The parable of the talents is one of the best-known stories in the NT. Last Sunday’s parable of the ten bridesmaids taught about the need to prepare adequately for the encounter with Jesus at the end of time. Today’s parable is meant to reveal what such preparation entails. The story is about three slaves, or servants, who have been entrusted with huge amount of wealth. The word “talent”, at the time of Jesus, referred to the sum of about 6000 denarii, which was the equivalent to the pay for six thousand days of work. An ordinary person would have to work every single day for approximately 16 years to earn one talent. The servants were given these huge amounts in a different measure in accordance with their abilities, which demonstrates the master’s prudence and consideration. Importantly, they were not told what to do, but rather given freedom to show initiative and use the wealth as they wished.
After returning from the journey, the master called his servants to account for what each had received. The first two decided to put the riches to the maximum use, developing and multiplying what they were given. However, the third servant chose a different approach; he did nothing with his “talent”. He then attempted to justify his inaction by pointing to the demanding character of the master and his own fears. In effect, he blamed the master for his own failure. Ironically, making these excuses he condemned himself by indicating that he well knew his master’s exacting and demanding character. Thus, the servant knew very well that hiding his talent was never an option and doing so would land him in trouble with the master who expected initiative and results. Yet, he did not act on this knowledge. Rather he chose look for excuses for doing nothing, trying to outsmart his master. Because he consciously wasted his gift and tried to make it look as somebody else’s fault, the master denounced him as a wicked and lazy servant.
Another important lesson is contained in the statement, “to all those who have, more will be given, …. but from those who have nothing, even what they have will be taken away”. These words are drawn from Proverbs 9:9 and indicates that those who are faithful in their tasks will reap even greater benefits, while those who do nothing with their talents will lose even that which they were initially given. The example of the wicked servant perfectly illustrates that principle at work.
Through this parable Jesus teaches that a person must prepare for the end of life and judgment by using the abilities at his or her disposal and developing them in the greatest measure possible. Working with what one has been given will lead to growth, while inaction and wastefulness of one’s talents will lead to their inevitable loss, both in this life and in the next.
According to this Sunday’s readings, preparation for the parousia involves conscientious application of one’s talents and abilities throughout life on the earth. Like the perfect wife from Proverbs, Christians are to live in the attitude of the “fear of the Lord”, which implies working for domestic and societal harmony according to God’s commandments. Paul further enhanced this teaching by pointing to the three cardinal virtues of faith, hope and love as ways to live a sober and reflective live in view of the approaching parousia. Finally, Jesus reveals that all people have been given abilities, gifts and talents of different types and in different measure. However, all are bound to develop and use them to grow and mature for their own sake, and for others. Passivity, laziness and indifference to these gifts leads to failure to develop oneself, and will bring God’s wrath. Thus, while waiting for the parousia, Christians have to be actively engaged in developing themselves and the world around them, so that, in the end, they may be called “good and trustworthy servants”, because, truthfully the psalmist states that, “Happy is everyone who fears the Lord, who walks in his ways.”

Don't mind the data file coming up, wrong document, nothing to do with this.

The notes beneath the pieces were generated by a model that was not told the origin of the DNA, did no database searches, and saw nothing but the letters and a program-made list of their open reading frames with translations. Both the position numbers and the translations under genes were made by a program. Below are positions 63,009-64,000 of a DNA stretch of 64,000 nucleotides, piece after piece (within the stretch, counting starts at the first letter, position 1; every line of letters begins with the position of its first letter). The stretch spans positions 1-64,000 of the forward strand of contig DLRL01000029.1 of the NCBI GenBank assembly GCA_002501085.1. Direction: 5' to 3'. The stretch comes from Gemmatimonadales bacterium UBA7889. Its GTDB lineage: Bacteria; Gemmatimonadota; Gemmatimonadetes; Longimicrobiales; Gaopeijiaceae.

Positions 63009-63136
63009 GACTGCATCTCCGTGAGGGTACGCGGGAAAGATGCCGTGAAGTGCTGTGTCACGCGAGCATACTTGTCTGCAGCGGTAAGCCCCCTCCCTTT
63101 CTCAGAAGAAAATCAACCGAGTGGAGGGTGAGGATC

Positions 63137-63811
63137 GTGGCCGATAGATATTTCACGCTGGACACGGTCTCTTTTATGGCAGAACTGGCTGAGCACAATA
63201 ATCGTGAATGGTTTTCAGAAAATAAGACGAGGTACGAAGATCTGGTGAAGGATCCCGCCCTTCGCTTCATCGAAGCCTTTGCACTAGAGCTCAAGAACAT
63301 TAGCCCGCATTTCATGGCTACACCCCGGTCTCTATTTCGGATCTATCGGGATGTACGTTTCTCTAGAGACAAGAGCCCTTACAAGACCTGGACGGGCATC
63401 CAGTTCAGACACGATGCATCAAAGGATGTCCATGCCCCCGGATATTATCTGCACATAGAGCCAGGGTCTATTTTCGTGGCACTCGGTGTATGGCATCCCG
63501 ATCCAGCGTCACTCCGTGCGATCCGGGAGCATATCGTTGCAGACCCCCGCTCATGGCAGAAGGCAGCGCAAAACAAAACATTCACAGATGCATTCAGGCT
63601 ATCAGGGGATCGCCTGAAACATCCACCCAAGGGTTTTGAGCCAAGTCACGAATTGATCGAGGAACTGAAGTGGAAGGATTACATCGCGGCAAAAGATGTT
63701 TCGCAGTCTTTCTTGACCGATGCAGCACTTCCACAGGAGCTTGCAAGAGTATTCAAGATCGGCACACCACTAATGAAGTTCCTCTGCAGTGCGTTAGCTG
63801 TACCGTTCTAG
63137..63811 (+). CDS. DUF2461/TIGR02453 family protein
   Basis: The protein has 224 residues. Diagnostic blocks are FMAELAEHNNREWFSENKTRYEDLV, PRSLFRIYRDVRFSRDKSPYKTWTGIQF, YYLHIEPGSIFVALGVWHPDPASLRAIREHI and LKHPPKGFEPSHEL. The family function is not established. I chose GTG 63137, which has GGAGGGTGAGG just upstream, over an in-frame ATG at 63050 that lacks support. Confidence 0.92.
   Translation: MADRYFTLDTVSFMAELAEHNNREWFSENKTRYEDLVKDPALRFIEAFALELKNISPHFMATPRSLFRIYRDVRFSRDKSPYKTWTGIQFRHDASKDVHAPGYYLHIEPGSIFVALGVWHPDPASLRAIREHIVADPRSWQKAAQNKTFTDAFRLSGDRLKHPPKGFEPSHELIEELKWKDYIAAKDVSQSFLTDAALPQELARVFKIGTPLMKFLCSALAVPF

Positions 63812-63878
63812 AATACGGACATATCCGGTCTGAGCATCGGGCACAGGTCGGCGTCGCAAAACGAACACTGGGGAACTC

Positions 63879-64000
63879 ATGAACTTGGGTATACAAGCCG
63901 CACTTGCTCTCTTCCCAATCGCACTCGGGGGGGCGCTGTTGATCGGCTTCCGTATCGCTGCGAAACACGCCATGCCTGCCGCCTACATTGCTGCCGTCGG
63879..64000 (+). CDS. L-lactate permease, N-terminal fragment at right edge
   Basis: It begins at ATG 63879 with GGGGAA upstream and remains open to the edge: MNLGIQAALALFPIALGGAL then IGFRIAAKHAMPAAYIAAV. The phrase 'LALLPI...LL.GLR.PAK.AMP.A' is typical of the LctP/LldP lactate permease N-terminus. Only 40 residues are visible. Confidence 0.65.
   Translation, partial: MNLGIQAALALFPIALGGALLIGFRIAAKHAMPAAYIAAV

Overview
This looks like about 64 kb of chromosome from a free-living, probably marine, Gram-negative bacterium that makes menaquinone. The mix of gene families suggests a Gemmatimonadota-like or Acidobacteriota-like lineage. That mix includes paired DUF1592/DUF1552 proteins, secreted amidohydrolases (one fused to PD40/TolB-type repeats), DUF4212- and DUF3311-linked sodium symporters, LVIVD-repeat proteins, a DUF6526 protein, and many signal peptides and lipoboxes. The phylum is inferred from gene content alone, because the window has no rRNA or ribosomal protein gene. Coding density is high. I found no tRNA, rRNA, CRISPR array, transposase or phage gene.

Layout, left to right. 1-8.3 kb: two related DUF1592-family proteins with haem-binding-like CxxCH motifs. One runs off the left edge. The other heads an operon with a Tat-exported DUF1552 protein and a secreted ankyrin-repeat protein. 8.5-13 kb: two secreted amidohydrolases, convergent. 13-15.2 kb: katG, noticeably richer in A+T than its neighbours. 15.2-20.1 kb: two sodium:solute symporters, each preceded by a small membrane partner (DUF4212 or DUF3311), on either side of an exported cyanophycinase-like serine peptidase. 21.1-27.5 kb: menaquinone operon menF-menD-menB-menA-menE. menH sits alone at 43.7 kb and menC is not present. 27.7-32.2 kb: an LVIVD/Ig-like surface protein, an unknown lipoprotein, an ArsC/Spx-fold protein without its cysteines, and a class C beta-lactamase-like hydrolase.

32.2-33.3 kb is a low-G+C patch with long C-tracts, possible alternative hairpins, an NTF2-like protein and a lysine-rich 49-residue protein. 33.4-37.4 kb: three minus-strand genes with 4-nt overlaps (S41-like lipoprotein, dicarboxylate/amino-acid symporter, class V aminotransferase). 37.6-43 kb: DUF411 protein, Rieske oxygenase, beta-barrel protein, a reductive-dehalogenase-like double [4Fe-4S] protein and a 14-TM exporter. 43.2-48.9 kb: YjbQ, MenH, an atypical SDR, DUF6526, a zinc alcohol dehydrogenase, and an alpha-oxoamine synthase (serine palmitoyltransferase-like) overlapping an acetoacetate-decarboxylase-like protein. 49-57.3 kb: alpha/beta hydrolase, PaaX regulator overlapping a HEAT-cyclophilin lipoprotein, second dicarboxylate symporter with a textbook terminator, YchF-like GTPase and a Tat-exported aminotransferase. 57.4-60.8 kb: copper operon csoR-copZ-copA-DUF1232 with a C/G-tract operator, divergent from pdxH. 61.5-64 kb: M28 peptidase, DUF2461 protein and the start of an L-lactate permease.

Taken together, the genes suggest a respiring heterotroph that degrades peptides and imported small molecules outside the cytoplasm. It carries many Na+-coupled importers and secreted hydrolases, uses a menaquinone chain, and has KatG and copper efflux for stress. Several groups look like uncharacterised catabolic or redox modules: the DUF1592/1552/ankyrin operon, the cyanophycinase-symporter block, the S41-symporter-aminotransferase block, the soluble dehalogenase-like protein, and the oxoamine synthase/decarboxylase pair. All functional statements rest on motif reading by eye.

Listening to the Word of God
“Develop” and “development” are popular words today. The world is divided into “developing” and “developed” nations. There are multiple criteria used to place a country into either category. These include economy, political situation, level of technological advancement and standard of living. Our continent is classified as “developing”, which has both positive and negative connotations. Positive, in the sense that there is recognition of the great potential that the continent and its people have for growth and development. Negative, in the sense that Africa is unfairly compared with other continents which have had a very different history and possibilities. Nonetheless, the word “developing” is, in its essence, very positive because it reveals aspirations and desire for growth and a willingness for hard work which is necessary for development. Africa has both the potential and capacity for development. What is needed from its inhabitants is the willingness to do what its development requires.